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VYRNWY (Fyrnwy), an artificial lake or reservoir in the north-west of Montgomeryshire, N. Wales, constructed for the Liver-pool water-supply. It was formed by damming the river Vyrnwy, which runs through Montgomeryshire and joins the Severn above Shrewsbury (see WATER-SUPPLY). VYSHNIY-VOLOCHOK, a town of Russia, in the government of Tver, 74 M. by rail N.W. of the city of Tver. Pop. 16,722. The place owes its importance to its situation in the centre of the Vyshne-Volotsk navigation system (540 M. long, constructed by Peter the Great in 1703-9), which connects the upper Volga with the Neva. The portage (volok) is less than 17 M. between the Tvertsa, a tributary of the Volga, and the Tsna, which flows into the Msta and the Volkhov (Lake Ladoga); but boats now prefer the Mariinsk system. the twenty-third letter of the English alphabet, shows its origin in its name; it is but VV, and, as the name shows, V had the vowel value of u, while the " double u" was employed for the consonant value. In German the same symbol w is called Vey, because in that language it has the value of the English v, while the German v (Vau, fow in pronunciation) is used with the same value as f. In the English of the 9th century the uu of the old texts (and the u of the Northern) was found not to represent the English w satisfactorily, and a symbol 4 was adopted from the Runic alphabet. This survived sporadically as late as the end of the 13th century, but long before that had been generally again replaced by uu (vv only in Early Middle English) and by w. For w the earliest English printers had a type, but French printers had not; hence a book like the Roman Catholic version of the New Testament printed at Rheims in 1582 prints w with two v's set side by side. Throughout the history of English the sound seems to have remained the same—the consonantal u. For this value as well as for u Latin always used only V; in Greek, except in a few dialects, the consonant value was early lost (see under F). W is produced by leaving a very small opening between the slightly protruded lips while the back of the tongue is raised towards the soft palate and the nasal passage closed. The ordinary w is voiced, but according to some authorities the w in the combination wh (really hw) is not, in wizen, what, &c., even when the h is no longer audible. The combination WH (hw) represents the Indo-European qv when changed according to Grimm's law from a stop to a spirant. Thus what corresponds philologically to the Latin quod and the first syllable of the Greek rob-an-6s. In Southern English the h sound has now been generally dropped. In Scotland, along the line of former contact with Gaelic, it changes into f: fzte=white, forl=whorl; but before i (ee) it remains in wheel. In Early English w appeared not only before r as in write, but also before 1 in wlisp (lisp). In write, wring, &c., the w is now silent, though dialectically, e.g. in Aberdeenshire, it has changed to v and is still pronounced, vreet, vring, &c. In English and in other languages there is considerable difficulty in pronouncing w before long u sounds: hence it has disappeared in pronunciation in two (tu), but survives in Scotch twa, though otherwise the difficulty is more noticeable in Scottish dialects than in literary English, as in " oo "=wool and in the Scottish pronunciation of English words like wood as 'ood. (P. Gt.) WA, a wild tribe inhabiting the north-east frontier of Upper Burma. Their country lies to the east of the Northern Shan States, between the Salween river and the state of Keng-Tung, extending for about too m. along the Salween and for consider-ably less than half that distance inland to the watershed between that river and the Mekong. The boundaries may be roughly said to be the Salween on the W., the ridge over the Namting valley on the N., the hills E. of the Nam Hka on the eastern and southern sides, while the country ends in a point formed by the junction of the Nam Hka with the Salween. The Was claim to have inhabited the country where they now are since the beginning of time; but it appears more probable that they were the aborigines of the greater part of northern Siam at least, if not of Indo-China, since old records and travellers (e.g. Captain McLeod in 1837) speak of their having been the original inhabitants with small communities left behind from Keng Tung down to Chiengmai; while the state of Keng Tang, just S.E. of the Wa country, has still scattered villages of Was and traditions that they were once spread all over the country. Their fortified village sites too are still to be found covered over with jungle. The people are short and dark-featured, with negritic features, and some believe that they are allied to the Andamanese and the Selungs inhabiting the islands of the Mergui archipelago, who have been driven back, or retreated, northwards to the wild country they now inhabit;but their language proves them to belong to the Mon-Khmer family. They are popularly divided into Wild Was and Tame Was. The Wild Was are remarkable as the best authenticated instance of head-hunters in the British Empire. They were formerly supposed to be also cannibals; but it is now known that they are not habitual cannibals, though it is possible that human flesh may be eaten as a religious function at the annual harvest feast. Their head-hunting habits have an animistic basis. In the opinion of the Wa the ghost of a dead man goes with his skull and hangs about its neighbourhood, and so many skulls posted up outside his village gate mean so many watch-dog umbrae attached to the village, jealous of their own preserves and intolerant of interlopers from the invisible world. Thus every addition to the collection of skulls is an additional safe-guard against ill-affected demons, and a head-hunting expedition is not undertaken, as was once thought, from motives of cannibal-ism or revenge, but solely to secure the very latest thing in charms as a protection against the powers of darkness. Outside every village is an avenue of human skulls, amid groves conspicuous from long distances. These consist of strips of the primeval jungle, huge forest trees left standing where all the remaining country is cleared for cultivation. The undergrowth is usually cut away, and these avenues are commonly but not always in deep shade. Along one side (which side apparently does not matter) is a line of posts with skulls fitted into niches facing towards the path. The niche is cut sometimes in front, sometimes in the back of the post. In the latter case there is a round hole in front, through which sometimes only the teeth and empty eye-sockets, sometimes the whole skull, grins a ghastly smile. Most villages count their heads by tens or twenties, but some of them have hundreds, especially when the grove lies between several large villages, who combine or run their collections into one another. The largest known avenue is that between Htung Ramang and Haan Htung. Here there must be a couple of hundred or more skulls; but it is not certain that even this is the largest. It is thought necessary to add some skulls to this pathway every year if the crops are to be good. The heads of distinguished and pious men and of strangers are the most efficacious. The head-huntinseason lasts through March and April, and it is when the Wa-hill fields are being got ready for planting that the roads in the vicinity become dangerous to the neighbouring Shans. The little that is known of the practice seems to hint at the fact that the victim selected was primarily a harvest victim. A Wild Wa village is a very formidable place to attack, except for civilized weapons of offence. All the villages are perched high up on the slope of the hills, usually on a knoll or spine-like spur, or on a narrow ravine near the crest of the ridge. The only entrance is through a long tunnel. There is sometimes only one, though usually there are two, at opposite sides of the village. This tunnelled way is a few inches over 5 ft. high and not quite so wide, so that two persons cannot pass freely in it, and it sometimes winds slightly, so that a gun cannot be fired up it; moreover, the path is frequently studded with pegs in a sort of dice arrangement, to prevent a rush. None of the tunnels is less than 30 yds. long, and some are as much as too yds. Round each village is carried an earthen rampart, 6 to 8 ft. high and as many thick, and this is overgrown with a dense covering of shrubs, thin bushes and cactuses, so as to be quite impenetrable. Outside this is a deep ditch which would effectually stop a rush. These preparations indicate the character of the inhabitants, which is so savage and suspicious that the Wa country is still unadministered and naturally does not appear in the r9or census returns. The total number of the Wa race is estimated at more than 5o,oco. (J. G. Sc.)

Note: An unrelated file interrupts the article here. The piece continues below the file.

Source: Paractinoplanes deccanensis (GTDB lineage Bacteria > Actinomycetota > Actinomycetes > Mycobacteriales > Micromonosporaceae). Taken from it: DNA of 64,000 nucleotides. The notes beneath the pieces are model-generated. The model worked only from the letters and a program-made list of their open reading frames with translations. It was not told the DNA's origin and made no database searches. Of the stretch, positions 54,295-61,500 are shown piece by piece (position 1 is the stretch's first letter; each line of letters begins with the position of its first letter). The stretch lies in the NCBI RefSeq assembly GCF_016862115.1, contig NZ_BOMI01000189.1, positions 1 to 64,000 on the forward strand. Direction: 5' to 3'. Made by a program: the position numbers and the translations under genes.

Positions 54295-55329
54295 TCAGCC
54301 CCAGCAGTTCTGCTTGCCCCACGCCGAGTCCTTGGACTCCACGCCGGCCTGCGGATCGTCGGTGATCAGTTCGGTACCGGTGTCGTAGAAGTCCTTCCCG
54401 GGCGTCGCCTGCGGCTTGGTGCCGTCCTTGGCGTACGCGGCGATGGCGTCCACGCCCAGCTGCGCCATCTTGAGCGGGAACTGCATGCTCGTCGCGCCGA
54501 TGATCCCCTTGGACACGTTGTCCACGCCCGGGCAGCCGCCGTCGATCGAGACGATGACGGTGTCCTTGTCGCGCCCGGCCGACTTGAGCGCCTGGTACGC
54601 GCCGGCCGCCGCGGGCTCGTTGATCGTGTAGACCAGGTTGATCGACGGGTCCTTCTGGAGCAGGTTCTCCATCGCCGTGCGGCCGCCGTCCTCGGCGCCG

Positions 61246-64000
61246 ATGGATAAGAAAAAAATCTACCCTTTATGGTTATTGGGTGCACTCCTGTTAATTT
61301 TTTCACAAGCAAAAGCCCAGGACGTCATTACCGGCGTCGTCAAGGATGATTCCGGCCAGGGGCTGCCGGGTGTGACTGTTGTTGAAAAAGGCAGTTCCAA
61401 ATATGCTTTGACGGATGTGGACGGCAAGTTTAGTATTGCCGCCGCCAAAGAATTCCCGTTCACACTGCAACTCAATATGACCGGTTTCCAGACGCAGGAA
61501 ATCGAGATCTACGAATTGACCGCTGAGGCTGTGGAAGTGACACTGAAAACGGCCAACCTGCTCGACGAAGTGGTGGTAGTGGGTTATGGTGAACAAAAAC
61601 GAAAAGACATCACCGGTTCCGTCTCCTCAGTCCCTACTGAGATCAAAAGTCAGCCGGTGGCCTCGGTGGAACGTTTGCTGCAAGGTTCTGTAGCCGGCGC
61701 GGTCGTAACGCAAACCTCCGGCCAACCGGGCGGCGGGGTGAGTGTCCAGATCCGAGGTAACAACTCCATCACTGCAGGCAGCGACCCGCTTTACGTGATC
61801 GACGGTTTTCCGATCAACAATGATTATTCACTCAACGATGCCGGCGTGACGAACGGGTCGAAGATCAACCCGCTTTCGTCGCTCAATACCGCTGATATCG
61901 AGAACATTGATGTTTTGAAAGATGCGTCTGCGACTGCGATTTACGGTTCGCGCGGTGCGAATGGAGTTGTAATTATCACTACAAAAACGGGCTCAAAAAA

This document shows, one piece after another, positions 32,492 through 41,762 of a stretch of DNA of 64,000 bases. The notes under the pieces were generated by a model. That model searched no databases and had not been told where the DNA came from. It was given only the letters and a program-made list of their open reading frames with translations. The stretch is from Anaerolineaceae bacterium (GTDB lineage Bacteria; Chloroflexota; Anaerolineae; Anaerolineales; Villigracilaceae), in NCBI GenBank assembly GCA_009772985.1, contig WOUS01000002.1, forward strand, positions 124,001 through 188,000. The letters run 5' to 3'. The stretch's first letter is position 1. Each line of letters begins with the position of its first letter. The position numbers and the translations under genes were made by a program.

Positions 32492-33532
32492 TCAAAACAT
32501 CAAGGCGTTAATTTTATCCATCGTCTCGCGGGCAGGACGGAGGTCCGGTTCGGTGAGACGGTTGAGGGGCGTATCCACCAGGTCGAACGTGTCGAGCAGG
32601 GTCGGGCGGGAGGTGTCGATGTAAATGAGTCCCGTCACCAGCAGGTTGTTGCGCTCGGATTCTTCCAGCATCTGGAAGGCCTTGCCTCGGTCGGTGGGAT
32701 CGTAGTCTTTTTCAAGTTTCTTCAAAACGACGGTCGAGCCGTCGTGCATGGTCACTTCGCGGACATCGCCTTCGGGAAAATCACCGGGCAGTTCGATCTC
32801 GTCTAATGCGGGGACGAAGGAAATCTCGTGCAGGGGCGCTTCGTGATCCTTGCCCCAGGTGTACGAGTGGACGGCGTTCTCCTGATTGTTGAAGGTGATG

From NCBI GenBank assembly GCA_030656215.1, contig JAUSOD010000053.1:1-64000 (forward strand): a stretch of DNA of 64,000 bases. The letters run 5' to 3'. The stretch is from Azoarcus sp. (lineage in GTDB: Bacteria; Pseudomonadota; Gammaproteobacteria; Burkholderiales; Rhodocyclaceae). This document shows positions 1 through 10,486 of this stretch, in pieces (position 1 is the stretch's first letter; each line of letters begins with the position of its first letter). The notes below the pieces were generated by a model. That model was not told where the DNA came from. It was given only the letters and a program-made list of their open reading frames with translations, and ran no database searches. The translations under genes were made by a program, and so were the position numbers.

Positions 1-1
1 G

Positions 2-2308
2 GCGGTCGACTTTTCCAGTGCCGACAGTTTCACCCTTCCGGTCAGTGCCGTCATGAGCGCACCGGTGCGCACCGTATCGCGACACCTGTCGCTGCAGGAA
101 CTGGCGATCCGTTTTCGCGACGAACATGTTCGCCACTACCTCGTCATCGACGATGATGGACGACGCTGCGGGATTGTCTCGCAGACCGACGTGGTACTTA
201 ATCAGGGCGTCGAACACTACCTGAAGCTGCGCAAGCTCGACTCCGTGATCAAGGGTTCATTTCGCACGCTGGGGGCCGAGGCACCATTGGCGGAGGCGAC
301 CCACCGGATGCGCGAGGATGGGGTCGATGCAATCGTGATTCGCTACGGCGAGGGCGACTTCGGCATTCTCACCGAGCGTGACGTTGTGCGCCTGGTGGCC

End of Article: VYRNWY (Fyrnwy)